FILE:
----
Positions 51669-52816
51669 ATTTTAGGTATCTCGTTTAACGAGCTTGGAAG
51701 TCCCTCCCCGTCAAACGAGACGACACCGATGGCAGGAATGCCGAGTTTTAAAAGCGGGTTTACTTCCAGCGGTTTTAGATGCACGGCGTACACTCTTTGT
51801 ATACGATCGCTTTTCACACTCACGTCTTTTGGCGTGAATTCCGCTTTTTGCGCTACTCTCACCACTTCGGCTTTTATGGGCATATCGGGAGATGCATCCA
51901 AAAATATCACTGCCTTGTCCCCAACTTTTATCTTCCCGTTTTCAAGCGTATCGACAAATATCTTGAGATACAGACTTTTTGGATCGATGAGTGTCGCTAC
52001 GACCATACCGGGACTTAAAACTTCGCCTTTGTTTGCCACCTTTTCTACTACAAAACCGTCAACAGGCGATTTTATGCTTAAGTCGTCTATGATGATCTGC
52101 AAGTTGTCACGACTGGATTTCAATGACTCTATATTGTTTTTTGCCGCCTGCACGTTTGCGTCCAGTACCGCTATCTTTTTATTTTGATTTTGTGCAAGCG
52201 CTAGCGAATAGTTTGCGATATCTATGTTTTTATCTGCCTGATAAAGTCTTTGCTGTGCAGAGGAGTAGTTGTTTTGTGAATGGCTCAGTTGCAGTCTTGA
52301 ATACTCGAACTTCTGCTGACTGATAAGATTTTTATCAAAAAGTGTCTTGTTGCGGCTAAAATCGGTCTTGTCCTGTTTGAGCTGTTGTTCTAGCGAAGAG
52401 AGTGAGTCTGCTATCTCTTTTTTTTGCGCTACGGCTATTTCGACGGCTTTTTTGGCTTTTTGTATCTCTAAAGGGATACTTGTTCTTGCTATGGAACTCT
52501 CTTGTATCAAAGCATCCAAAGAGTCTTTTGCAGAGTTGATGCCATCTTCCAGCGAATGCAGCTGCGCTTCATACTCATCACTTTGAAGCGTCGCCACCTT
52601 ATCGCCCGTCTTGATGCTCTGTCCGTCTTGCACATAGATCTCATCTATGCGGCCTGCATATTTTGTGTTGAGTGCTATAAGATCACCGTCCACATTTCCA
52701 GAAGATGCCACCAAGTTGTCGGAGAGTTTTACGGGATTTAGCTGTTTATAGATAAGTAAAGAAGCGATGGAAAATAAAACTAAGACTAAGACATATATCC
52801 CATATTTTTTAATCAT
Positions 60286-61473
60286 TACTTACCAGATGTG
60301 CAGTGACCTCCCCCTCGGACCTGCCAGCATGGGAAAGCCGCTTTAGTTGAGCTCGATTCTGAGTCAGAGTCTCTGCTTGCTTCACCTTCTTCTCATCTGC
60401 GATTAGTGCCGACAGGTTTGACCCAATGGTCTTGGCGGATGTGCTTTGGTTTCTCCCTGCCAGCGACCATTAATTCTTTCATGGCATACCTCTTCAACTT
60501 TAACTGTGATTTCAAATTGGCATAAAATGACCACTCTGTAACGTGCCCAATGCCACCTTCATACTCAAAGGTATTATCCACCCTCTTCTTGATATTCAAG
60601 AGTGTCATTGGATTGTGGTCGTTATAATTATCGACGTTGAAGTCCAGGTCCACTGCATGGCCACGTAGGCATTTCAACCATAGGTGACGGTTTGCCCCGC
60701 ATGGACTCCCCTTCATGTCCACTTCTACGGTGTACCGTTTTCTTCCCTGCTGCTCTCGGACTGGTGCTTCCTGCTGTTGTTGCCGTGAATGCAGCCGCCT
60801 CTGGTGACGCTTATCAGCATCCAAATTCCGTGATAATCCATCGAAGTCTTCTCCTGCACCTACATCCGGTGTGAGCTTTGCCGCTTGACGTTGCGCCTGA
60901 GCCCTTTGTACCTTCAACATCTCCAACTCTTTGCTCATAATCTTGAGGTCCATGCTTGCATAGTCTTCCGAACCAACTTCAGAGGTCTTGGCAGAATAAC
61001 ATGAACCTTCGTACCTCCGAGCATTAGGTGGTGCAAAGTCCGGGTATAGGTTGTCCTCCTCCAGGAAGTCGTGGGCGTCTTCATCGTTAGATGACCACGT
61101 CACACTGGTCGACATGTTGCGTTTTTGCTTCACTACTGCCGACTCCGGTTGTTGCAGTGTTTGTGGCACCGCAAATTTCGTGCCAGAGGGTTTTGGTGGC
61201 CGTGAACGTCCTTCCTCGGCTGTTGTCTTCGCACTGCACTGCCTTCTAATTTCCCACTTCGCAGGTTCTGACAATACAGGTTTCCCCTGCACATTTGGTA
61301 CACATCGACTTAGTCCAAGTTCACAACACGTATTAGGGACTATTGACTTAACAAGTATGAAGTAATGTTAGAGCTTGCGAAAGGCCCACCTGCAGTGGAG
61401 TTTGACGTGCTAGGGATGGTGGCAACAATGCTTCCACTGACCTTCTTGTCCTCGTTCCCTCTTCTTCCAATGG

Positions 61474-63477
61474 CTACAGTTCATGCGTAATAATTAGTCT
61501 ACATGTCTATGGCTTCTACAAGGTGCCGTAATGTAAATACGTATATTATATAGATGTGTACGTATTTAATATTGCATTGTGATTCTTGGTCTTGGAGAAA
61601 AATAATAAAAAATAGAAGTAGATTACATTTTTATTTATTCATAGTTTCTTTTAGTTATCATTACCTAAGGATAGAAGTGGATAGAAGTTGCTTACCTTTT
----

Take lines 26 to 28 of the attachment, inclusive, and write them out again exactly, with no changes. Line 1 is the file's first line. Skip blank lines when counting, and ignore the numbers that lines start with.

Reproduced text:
61201 CGTGAACGTCCTTCCTCGGCTGTTGTCTTCGCACTGCACTGCCTTCTAATTTCCCACTTCGCAGGTTCTGACAATACAGGTTTCCCCTGCACATTTGGTA
61301 CACATCGACTTAGTCCAAGTTCACAACACGTATTAGGGACTATTGACTTAACAAGTATGAAGTAATGTTAGAGCTTGCGAAAGGCCCACCTGCAGTGGAG
61401 TTTGACGTGCTAGGGATGGTGGCAACAATGCTTCCACTGACCTTCTTGTCCTCGTTCCCTCTTCTTCCAATGG